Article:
Russia defends selling arms to both Azerbaijan and Armenia
MOSCOW (AP) — Russia on Saturday defended its policy of selling arms to both Armenia and Azerbaijan, whose military forces have faced off in a sharp escalation of fighting around separatist Nagorno-Karabakh.
Prime Minister Dmitry Medvedev said if Russia stopped selling arms, both countries would simply seek new suppliers.
"They would buy weapons in other countries, and the degree of their deadliness wouldn't change," he told Russian state television following visits to the capitals of Armenia and Azerbaijan. "But at the same time, this could to a certain degree destroy the balance" of forces that exists in the South Caucasus region.
Both Azerbaijani and Armenian forces this month have used artillery, tanks and other weapons on a scale not seen since a separatist war ended in 1994. The war left Karabakh, officially part of Azerbaijan, under the control of local ethnic Armenian forces and the Armenian military.
The recent fighting has killed about 75 soldiers from both sides along with several civilians. A Russia-brokered truce went into effect Tuesday, but both sides accused the other of violating it daily.
The Russian arms sales to energy-rich Azerbaijan have angered many in Armenia, which has hosted a Russian military base and kept close security and economic ties to Russia. But the parallel arms sales reflect Russia's desire to expand its influence in the strategic region, a key conduit for energy resources from the Caspian Sea to the West.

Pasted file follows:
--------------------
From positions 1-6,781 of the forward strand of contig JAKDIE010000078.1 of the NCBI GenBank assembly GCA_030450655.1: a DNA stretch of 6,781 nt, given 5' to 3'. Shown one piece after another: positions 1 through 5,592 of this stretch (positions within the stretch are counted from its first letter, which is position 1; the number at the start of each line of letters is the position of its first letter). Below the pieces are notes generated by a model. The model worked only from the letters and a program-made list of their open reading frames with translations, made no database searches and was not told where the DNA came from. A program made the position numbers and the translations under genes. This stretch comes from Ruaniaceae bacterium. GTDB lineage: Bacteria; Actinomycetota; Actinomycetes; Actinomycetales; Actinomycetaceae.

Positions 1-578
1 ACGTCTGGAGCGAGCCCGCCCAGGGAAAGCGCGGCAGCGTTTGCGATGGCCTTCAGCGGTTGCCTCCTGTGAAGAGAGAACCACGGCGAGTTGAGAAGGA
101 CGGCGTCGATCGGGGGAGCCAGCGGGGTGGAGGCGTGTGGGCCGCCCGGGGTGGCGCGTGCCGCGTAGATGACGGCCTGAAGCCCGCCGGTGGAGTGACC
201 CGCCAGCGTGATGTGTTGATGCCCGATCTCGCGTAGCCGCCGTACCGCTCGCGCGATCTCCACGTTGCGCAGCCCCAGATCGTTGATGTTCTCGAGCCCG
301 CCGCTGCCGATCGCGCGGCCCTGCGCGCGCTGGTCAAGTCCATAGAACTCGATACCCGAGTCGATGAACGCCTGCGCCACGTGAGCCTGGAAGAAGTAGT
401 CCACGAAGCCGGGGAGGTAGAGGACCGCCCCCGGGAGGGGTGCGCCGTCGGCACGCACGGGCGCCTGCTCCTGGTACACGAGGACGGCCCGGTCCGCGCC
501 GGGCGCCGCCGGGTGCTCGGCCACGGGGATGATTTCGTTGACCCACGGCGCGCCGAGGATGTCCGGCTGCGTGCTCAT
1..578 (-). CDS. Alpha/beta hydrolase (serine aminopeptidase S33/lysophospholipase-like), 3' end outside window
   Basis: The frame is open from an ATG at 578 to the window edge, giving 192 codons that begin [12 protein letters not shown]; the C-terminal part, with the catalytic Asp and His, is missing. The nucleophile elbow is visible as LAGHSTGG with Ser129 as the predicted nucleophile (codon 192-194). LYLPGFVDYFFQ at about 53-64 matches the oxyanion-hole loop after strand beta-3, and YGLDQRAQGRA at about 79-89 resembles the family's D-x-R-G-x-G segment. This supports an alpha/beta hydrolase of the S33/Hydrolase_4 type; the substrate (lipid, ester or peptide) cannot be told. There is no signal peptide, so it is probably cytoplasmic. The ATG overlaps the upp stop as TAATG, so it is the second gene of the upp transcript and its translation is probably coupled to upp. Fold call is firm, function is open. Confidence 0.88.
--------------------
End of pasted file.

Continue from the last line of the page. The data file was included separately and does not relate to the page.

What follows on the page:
Russia has joined the United States and France in acting as mediators in Nagorno-Karabakh peace talks under the auspices of the Organization for Security and Cooperation in Europe, which have dragged on since 1994 with no visible results.
With the OSCE Minsk Group meeting Saturday in Yerevan, the Armenian capital, hundreds of demonstrators rallied on a central square to protest the lack of progress by the negotiators.
They demanded that the Karabakh separatists be a party to the peace talks and for Russia to stop selling arms to Azerbaijan, said Marine Manucharyan, one of the organizers. Their demands were delivered to the Russian, U.S. and French embassies.
The Russian representative to the Minsk Group, Igor Popov, said the mediators met with the political and military leadership of both sides, which he said "demonstrated a readiness to preserve the truce" and understand the need to return to a political discussion.
Azerbaijani President Ilham Aliyev said Saturday his country was committed to the peace process but had no intention of giving up territory and "would never allow the formation of a second Armenian state on Azerbaijani lands."
Avet Demourian in Yerevan, Armenia, and Aida Sultanova in Baku, Azerbaijan, contributed.